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On July 28, levels of high-energy cosmic ray particles originating from outside our solar system increased by 5 percent

NASA's Voyager 1 spacecraft managed to catch the fastest rate of changes on the edge of the solar system. 
 
The Voyager 1 is a NASA space probe that was launched in 1977 to study the outer solar system. It is now in the heliosheath, which is which is the outermost layer of the heliosphere. This area is very turbulent, and acts as the outer layer of the bubble of charged particles that surrounds the sun. 
 
The Voyager 1 has been studying this bubble of charged particles, and in doing so, caught the fastest rate of change in two of three signs of changes expected to occur at this particular area. The three signs of changes are the rate in which levels of high-energy cosmic ray particles increase, the rate in which lower-energy particles decrease, and the direction of the magnetic field. 
 
On July 28, levels of high-energy cosmic ray particles originating from outside our solar system increased by 5 percent. In the last half of that same day, lower-energy particles originating from inside our solar system decreased by half. Three days later, all levels returned to normal. This was the fastest rate of change observed so far. 
 
As far as the direction of the magnetic field goes, the data needs to be analyzed to determine if this occurred or not. These results should be available next month. 
 
This is all crucial information as Voyager 1 attempts to cross into interstellar space. NASA expects this to occur, but it does not know when. When this does happen, Voyager 1 will be the first manmade spacecraft to exit the solar system and dive into interstellar space. 
 
According to NASA scientists, the levels of lower-energy particles will drop to zero before Voyager 1 crosses into interstellar space. 
 
"These are thrilling times for the Voyager team as we try to understand the quickening pace of changes as Voyager 1 approaches the edge of interstellar space," said Edward Stone. Voyager 1 project scientist from the California Institute of Technology. "We are certainly in a new region at the edge of the solar system where things are changing rapidly. But we are not yet able to say that Voyager 1 has entered interstellar space."
 

 

Source: Science Daily



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RE: Chills!
By MrBlastman on 8/8/2012 11:27:11 AM , Rating: 5
quote:
From this distant vantage point, the Earth might not seem of any particular interest. But for us, it's different. Consider again that dot. That's here. That's home. That's us. On it everyone you love, everyone you know, everyone you ever heard of, every human being who ever was, lived out their lives. The aggregate of our joy and suffering, thousands of confident religions, ideologies, and economic doctrines, every hunter and forager, every hero and coward, every creator and destroyer of civilization, every king and peasant, every young couple in love, every mother and father, hopeful child, inventor and explorer, every teacher of morals, every corrupt politician, every "superstar," every "supreme leader," every saint and sinner in the history of our species lived there – on a mote of dust suspended in a sunbeam.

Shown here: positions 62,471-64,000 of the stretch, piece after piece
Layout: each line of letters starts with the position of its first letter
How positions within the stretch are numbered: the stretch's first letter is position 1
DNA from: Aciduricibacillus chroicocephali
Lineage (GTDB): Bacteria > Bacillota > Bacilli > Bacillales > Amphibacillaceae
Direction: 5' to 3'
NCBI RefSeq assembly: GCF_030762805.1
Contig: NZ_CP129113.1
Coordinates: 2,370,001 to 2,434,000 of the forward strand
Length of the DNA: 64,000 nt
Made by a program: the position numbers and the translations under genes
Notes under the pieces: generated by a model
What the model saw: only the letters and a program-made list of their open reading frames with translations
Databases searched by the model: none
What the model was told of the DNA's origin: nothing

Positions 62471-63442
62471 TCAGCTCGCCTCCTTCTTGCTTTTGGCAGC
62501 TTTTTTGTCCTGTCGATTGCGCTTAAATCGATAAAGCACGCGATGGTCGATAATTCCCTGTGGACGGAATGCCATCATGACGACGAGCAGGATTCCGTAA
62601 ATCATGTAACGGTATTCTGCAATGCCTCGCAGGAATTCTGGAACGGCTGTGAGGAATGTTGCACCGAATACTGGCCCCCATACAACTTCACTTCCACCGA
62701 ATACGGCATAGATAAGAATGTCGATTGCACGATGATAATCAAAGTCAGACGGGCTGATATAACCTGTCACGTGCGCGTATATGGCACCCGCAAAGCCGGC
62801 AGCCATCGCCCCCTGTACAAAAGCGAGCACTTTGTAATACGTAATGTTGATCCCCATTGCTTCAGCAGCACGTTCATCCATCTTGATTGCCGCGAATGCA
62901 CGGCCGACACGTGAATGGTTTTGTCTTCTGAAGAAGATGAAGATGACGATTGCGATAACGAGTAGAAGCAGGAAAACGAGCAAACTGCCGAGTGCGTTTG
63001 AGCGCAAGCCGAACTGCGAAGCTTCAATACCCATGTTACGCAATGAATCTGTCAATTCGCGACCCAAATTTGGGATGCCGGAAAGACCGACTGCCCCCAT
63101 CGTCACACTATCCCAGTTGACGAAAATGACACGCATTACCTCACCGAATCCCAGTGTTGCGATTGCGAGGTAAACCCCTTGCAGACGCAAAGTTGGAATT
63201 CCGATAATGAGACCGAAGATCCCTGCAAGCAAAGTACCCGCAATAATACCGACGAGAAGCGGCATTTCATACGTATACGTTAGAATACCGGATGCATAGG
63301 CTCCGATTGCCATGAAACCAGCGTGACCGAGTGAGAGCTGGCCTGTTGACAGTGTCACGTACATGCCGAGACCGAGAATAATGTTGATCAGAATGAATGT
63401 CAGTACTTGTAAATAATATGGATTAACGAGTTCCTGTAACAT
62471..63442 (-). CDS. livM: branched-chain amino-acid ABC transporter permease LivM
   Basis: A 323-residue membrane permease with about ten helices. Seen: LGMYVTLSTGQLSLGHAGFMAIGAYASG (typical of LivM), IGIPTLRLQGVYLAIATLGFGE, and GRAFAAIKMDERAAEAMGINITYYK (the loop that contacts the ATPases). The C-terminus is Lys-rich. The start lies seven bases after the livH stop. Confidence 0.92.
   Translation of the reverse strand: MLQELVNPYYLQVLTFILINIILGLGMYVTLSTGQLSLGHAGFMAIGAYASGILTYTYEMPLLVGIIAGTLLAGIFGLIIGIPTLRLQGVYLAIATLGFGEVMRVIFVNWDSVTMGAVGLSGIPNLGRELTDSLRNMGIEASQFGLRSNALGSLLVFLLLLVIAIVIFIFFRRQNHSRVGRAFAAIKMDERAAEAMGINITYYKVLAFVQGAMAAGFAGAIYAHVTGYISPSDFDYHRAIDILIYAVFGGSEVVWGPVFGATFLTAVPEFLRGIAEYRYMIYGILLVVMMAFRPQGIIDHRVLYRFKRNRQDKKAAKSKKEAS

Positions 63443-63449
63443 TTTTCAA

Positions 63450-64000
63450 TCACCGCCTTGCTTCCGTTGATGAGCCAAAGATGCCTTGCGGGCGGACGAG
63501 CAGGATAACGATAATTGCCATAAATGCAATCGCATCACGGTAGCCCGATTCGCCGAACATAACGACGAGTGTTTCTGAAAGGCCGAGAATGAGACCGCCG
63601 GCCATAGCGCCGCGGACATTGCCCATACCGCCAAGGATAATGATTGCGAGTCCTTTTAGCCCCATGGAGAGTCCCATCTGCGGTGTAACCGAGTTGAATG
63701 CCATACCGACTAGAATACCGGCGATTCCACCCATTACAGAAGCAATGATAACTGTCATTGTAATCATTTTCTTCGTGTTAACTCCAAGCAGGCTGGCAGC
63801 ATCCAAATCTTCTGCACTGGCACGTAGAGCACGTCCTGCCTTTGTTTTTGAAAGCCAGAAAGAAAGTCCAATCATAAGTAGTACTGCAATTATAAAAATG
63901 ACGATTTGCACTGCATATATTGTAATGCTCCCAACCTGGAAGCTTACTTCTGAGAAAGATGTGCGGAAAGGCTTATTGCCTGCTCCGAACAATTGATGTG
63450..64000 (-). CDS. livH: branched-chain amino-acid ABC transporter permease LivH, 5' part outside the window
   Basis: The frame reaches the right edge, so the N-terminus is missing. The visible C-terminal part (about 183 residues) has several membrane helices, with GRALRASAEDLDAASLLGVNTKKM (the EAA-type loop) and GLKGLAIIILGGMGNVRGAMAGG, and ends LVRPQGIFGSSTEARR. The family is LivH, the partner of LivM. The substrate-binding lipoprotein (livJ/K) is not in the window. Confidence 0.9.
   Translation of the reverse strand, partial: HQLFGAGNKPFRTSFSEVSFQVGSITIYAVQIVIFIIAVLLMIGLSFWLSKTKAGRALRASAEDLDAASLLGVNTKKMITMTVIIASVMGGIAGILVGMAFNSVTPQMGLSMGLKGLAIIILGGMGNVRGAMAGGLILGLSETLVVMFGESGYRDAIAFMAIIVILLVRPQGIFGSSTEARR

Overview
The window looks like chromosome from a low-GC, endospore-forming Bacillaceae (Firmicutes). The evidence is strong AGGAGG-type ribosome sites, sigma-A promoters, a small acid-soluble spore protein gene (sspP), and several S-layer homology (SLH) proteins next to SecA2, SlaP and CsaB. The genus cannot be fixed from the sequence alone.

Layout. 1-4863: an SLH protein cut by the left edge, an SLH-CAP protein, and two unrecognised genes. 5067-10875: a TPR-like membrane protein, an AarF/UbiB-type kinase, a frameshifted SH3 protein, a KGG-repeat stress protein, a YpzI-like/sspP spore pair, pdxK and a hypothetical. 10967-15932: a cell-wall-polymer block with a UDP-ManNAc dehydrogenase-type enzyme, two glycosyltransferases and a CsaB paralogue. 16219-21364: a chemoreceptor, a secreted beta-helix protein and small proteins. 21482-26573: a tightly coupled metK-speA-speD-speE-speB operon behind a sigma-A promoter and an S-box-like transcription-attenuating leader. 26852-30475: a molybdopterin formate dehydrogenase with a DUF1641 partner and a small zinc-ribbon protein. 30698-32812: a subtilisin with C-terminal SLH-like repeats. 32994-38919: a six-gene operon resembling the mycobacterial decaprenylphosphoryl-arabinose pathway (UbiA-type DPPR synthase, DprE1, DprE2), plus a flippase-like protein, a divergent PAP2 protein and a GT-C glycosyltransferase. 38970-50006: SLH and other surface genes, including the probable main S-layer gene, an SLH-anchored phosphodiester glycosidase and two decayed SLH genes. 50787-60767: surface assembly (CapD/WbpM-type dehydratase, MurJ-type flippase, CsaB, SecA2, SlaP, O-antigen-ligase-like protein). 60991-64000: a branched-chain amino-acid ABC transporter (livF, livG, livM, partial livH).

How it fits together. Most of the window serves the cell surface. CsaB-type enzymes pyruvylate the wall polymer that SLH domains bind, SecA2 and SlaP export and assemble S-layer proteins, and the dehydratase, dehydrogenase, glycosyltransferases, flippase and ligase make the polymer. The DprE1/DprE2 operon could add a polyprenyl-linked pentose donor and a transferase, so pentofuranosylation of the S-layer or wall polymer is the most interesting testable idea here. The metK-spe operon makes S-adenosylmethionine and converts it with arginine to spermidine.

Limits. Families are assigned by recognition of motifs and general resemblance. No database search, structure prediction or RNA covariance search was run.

The Earth is a very small stage in a vast cosmic arena. Think of the rivers of blood spilled by all those generals and emperors so that in glory and triumph they could become the momentary masters of a fraction of a dot. Think of the endless cruelties visited by the inhabitants of one corner of this pixel on the scarcely distinguishable inhabitants of some other corner. How frequent their misunderstandings, how eager they are to kill one another, how fervent their hatreds. Our posturings, our imagined self-importance, the delusion that we have some privileged position in the universe, are challenged by this point of pale light. Our planet is a lonely speck in the great enveloping cosmic dark. In our obscurity – in all this vastness – there is no hint that help will come from elsewhere to save us from ourselves. The Earth is the only world known, so far, to harbor life. There is nowhere else, at least in the near future, to which our species could migrate. Visit, yes. Settle, not yet. Like it or not, the Earth is where we make our stand. It has been said that astronomy is a humbling and character-building experience. There is perhaps no better demonstration of the folly of human conceits than this distant image of our tiny world. To me, it underscores our responsibility to deal more kindly with one another and to preserve and cherish the pale blue dot, the only home we've ever known.


--Carl Sagan, Pale Blue Dot.

http://files.pgdeshmukh.webnode.com/200000856-2bd1...


"There is a single light of science, and to brighten it anywhere is to brighten it everywhere." -- Isaac Asimov














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